Narrabeen Man - Catalyst. Narration: This is a story of a most remarkable death, a long time ago, and a very unremarkable location. Dr Paul Willis: On this spot 4000 years ago there was a particularly grizzly death. It was a very violent event that is the earliest recorded ritualised killing in Australia. Forensic science and modern indigenous culture have combined to work out what happened here at the Octavia Street bus stop. Narration: The startling discovery occurred here at Narrabeen on Sydney's northern beaches in January 2005 when contractors were digging a trench for electricity cabling.
After a trip to Glebe Coroner's Morgue the remains were turned over to archaeologist Jo MacDonald ...and a forensic process followed... Dr Macdonald: A find exactly like this has never been found before in Australia. Narration: The first thing that Jo needed to do was to establish the time of death. Dr Macdonald: The date came back at about 4000 years ago, which was quite spectacular we were very surprised. Less Ice In Arctic Ocean 6000-7000 Years Ago -- ScienceDaily. Recent mapping of a number of raised beach ridges on the north coast of Greenland suggests that the ice cover in the Arctic Ocean was greatly reduced some 6000-7000 years ago.
The Arctic Ocean may have been periodically ice free. ”The climate in the northern regions has never been milder since the last Ice Age than it was about 6000-7000 years ago. We still don’t know whether the Arctic Ocean was completely ice free, but there was more open water in the area north of Greenland than there is today,” says Astrid Lyså, a geologist and researcher at the Geological Survey of Norway (NGU).
Shore features Together with her NGU colleague, Eiliv Larsen, she has worked on the north coast of Greenland with a group of scientists from the University of Copenhagen, mapping sea-level changes and studying a number of shore features. She has also collected samples of driftwood that originated from Siberia or Alaska and had these dated, and has collected shells and microfossils from shore sediments. 19 Papers Published In 2019 Affirm Sea Levels Were METERS Higher Than Today 4-8 Thousand Years Ago. The onslaught of paleoclimate evidence for warmer-than-now Mid-Holocene climates – when the Earth’s sea levels were meters higher than they are today – stormed through 2019.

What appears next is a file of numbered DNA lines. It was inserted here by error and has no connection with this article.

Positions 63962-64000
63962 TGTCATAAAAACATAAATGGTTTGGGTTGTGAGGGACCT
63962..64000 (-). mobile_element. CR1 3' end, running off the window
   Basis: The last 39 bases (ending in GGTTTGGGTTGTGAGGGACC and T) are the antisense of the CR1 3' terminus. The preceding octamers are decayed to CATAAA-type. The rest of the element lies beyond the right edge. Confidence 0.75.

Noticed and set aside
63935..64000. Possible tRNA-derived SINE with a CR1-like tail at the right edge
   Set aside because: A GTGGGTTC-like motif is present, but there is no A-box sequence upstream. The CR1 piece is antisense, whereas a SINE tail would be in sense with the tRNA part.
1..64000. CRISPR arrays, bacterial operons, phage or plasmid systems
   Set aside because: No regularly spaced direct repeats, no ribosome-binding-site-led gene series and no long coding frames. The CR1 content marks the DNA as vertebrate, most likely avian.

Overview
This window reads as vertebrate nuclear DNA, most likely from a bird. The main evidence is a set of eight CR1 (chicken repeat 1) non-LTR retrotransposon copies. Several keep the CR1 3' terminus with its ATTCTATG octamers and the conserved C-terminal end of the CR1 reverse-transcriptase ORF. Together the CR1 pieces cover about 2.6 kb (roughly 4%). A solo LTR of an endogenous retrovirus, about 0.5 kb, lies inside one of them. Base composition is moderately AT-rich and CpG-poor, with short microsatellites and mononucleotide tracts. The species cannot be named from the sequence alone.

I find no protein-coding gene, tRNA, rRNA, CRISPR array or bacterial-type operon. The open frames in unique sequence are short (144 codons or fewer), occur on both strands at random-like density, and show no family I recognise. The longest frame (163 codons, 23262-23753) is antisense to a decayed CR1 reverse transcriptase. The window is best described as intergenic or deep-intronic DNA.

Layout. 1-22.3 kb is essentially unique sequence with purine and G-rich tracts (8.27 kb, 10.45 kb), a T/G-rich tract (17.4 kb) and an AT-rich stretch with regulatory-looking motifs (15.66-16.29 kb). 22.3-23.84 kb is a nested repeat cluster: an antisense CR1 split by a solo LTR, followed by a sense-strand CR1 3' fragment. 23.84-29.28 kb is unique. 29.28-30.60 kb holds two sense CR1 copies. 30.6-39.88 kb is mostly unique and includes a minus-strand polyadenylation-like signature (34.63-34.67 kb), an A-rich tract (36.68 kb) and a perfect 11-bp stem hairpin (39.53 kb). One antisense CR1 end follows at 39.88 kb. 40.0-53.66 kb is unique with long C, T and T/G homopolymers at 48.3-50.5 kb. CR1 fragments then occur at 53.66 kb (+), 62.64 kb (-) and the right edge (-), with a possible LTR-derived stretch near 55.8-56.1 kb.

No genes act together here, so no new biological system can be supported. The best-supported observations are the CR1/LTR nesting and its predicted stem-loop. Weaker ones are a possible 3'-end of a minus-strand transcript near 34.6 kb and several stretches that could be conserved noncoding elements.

There were 107 scientific papers published this past year indicating today’s warmth isn’t even close to being unusual or unprecedented when compared to the climates of the last centuries to millennia. As illustrated below, there were also 19 papers affirming today’s sea levels are among the lowest of the last ~8000 years. This is added to the list of nearly 100 scientific papers published in the last handful of years indicating Mid-Holocene sea levels were multiple meters higher than they are today due to the much more extensive glacier and ice sheet melt occuring during these millennia.
Oliver and Terry, 2019 Thailand, +2.0 to 3.8 m higher than present Brooke et al., 2019 Queensland (NE Australia), +1-2 m higher than present Yamano et al., 2019 SW Japan, +1.1 to 1.2 m higher than present. Rapidly Fluctuating India Sea Levels Were 4 m Higher Than Today 6000 Years Ago, 1.5 m Higher 500 Years Ago. By Kenneth Richard on 18. July 2019 Scientists have found sea levels on India’s eastern coast were still 1-1.5 m higher than today as recently as 500 to 300 years ago and 3-4 m higher than today between 6000 to 4000 years ago.
Seas rose and fell by multiple meters (-5 m to +3 m) within 1250 years until as recently as 4000 to 2000 years ago. A new paper (Loveson and Nigam, 2019) reveals sea levels were still rising at a rate of 2.2 meters per century between 8100 and 7200 years ago, reaching a highstand of 4 meters above today’s sea level 6050 years ago. For the next several millennia sea levels rapidly rose and fell within a range 6 meters – between 4 meters above to -2 meters below present levels. A drop in sea level at one point reached an amplitude of -5 meters in just 1250 years (4350 to 3100 years ago) followed by 3 meters of sea level rise within 1200 years (3100 to 1900 years ago). Image Source: Loveson and Nigam, 2019 Image Source: BBC Image Source: Makwana et al., 2019. 'Reconstruction' begins of stone age lands lost to North Sea | Science.